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Transform Your Outdoor Space with Porcelain Tiles: The Ultimate Guide

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Don’t stress about concrete slabs and stone. Learn the reasons why outdoor porcelain tiles are one of the strongest and flexible material for outdoor flooring.

According to historians, the ancient Chinese created the first porcelain models more than 1000 years back. The material is often used in delicate figurines or kitchenware however the medieval Chinese recognized the material’s full potential centuries before. The 260-foot tower of porcelain in Nanjing was built using ceramic bricks around 1431. It was in use for over four centuries.

Recently, porcelain tiles have increased in popularity and acceptance, especially for outdoor uses.

What exactly is Porcelain Tile?

Porcelain tile belongs to the ceramic family, however it is produced with higher quality standards than normal ceramics. The highly refined and pure clay is fired for a longer time in higher temperature than the other types of ceramic. It is the result of a custom highly durable and long-lasting material that can be put on walls or floors in both indoor and outdoor settings.

What are the various types of Tiles made from Porcelain?

Unglazed Porcelain Tiles

There is no finish on the outside which means that each tile has an individual pattern. While they lack a protective coating the unglazed porcelain tiles are durable against wear and weather. Unglazed tiles are able to be constructed using any type of texture and can also be polished to give an attractive appearance. Unglazed tiles are classified in two types:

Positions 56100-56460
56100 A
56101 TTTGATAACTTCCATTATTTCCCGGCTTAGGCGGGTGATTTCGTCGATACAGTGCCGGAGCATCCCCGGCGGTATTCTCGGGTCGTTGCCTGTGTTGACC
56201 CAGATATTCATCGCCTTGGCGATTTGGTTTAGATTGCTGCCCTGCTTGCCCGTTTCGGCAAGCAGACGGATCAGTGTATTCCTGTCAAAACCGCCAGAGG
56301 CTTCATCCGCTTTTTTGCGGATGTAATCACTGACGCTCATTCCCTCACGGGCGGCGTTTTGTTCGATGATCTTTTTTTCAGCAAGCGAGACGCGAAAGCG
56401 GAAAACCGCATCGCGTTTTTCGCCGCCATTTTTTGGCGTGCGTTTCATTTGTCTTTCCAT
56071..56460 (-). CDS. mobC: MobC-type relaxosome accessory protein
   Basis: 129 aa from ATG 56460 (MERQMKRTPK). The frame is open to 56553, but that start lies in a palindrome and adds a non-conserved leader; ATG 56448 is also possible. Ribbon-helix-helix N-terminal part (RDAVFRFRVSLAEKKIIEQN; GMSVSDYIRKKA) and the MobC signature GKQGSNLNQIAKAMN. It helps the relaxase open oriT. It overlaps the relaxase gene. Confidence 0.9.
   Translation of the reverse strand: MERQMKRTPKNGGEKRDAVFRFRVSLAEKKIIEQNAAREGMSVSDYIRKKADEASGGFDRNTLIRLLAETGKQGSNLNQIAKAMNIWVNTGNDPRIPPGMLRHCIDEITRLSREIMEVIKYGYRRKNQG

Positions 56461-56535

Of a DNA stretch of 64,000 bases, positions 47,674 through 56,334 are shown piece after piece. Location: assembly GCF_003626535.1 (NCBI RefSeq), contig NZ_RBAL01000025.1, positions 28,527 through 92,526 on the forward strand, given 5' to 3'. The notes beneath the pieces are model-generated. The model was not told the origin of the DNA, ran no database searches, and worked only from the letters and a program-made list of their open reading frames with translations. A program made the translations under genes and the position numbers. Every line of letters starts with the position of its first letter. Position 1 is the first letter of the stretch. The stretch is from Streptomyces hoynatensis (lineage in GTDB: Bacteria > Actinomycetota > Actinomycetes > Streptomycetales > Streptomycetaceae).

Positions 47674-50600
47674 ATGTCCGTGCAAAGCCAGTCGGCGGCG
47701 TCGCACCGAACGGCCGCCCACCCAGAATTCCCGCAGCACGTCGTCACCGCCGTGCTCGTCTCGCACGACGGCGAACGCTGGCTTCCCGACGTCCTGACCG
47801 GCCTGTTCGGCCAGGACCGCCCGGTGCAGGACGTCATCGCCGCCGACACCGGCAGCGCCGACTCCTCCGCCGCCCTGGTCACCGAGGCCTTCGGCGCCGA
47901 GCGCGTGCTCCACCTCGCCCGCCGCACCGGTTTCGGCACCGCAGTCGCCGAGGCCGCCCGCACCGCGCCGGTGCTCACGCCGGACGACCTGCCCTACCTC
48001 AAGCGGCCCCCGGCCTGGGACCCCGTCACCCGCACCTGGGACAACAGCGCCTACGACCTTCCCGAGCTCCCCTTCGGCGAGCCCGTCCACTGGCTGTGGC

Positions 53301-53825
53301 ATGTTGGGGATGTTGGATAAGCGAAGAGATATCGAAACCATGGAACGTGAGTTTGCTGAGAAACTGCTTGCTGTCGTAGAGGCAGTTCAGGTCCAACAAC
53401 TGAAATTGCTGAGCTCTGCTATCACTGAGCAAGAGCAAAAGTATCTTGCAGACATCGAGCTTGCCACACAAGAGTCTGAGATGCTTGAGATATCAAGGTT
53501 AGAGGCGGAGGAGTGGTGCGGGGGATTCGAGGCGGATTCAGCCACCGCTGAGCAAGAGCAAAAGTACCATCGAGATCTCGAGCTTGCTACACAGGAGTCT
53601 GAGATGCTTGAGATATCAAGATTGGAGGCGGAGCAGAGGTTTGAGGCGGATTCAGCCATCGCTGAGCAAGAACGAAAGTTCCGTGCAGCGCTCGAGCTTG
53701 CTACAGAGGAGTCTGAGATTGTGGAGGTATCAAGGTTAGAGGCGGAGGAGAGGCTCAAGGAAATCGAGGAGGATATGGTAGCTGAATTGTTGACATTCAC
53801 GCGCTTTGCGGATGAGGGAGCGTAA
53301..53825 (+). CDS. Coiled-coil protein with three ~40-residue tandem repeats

Glazed Porcelain Tiles

These are then sealed by an anti-corrosion coating. They can be solid-colored or patterned. Customers typically have the option of choosing between a matte, semi-polished, or gloss finish. Glazed tiles are classified into two types:

Tiles printed with images, that go through an exclusive glazing process in which an image created using digital technology is printed onto the tile. It means that porcelain tiles are able to look like stone, wood or other flooring types.

Color bodied tiles, that add color throughout the entire thickness and as a coating to provide protection and aesthetic value.

Porcelain tiles are further classified into five grades by the Porcelain Enamel Institute (PEI). Grade one is considered to be the least durable, whereas Grade five has the toughest.

Are Porcelain Tile good for outdoor Use?

Porcelain tiles are a great material for outdoor use due to numerous reasons:

All porcelain tiles contain a water absorption ratio lower than 0.5 percent, which makes them stain – and weather-resistant. Since they absorb virtually no water, porcelain tiles will not break in cold temperatures like other materials.

Porcelain tiles are highly resistant to UV fading even directly in sunlight.

The process of making porcelain tiles is what makes them more durable and tougher than the ceramics used in areas with high traffic.

The pros and cons of Porcelain Tiles


Superior durability over other ceramics in high-traffic zones;

Perfect for outdoor use;

The versatility of these products is that they can be used indoors as well as outdoors, and are made with a variety of colors, textures and patterns.

More lightweight and thin than outdoor materials, such as concrete and stone;

Low maintenance

Stain, moisture and fire resistant.


Costlier than other ceramics;

It is more robust than other ceramic products.

The material is difficult to cut without specialist equipment.


The installation of porcelain tiles is similar to other outdoor tile installation. It is time-consuming and requires technical knowledge. Ceramic tiles are extremely durable and, while this is what makes them tough but it also means that you require specialized tools to cut them. Do not attempt to install porcelain tiles unless you’re a skilled DIYer willing to invest in the right equipment for the task.

Maintenance and Cleaning

Tiles made of porcelain are easy to clean with water and mild detergent. If you want to tackle more difficult dirt or a deeper cleaning, use a vinegar-water mix or a specific tile cleaner with a soft-bristle toothbrush. Avoid using brushes whenever you can on polished or glaze tiles. Avoid using ammonia or bleach-based cleaners, oils-based cleaners, cleaning products with color, steel wool, or brushes made of hard-bristle.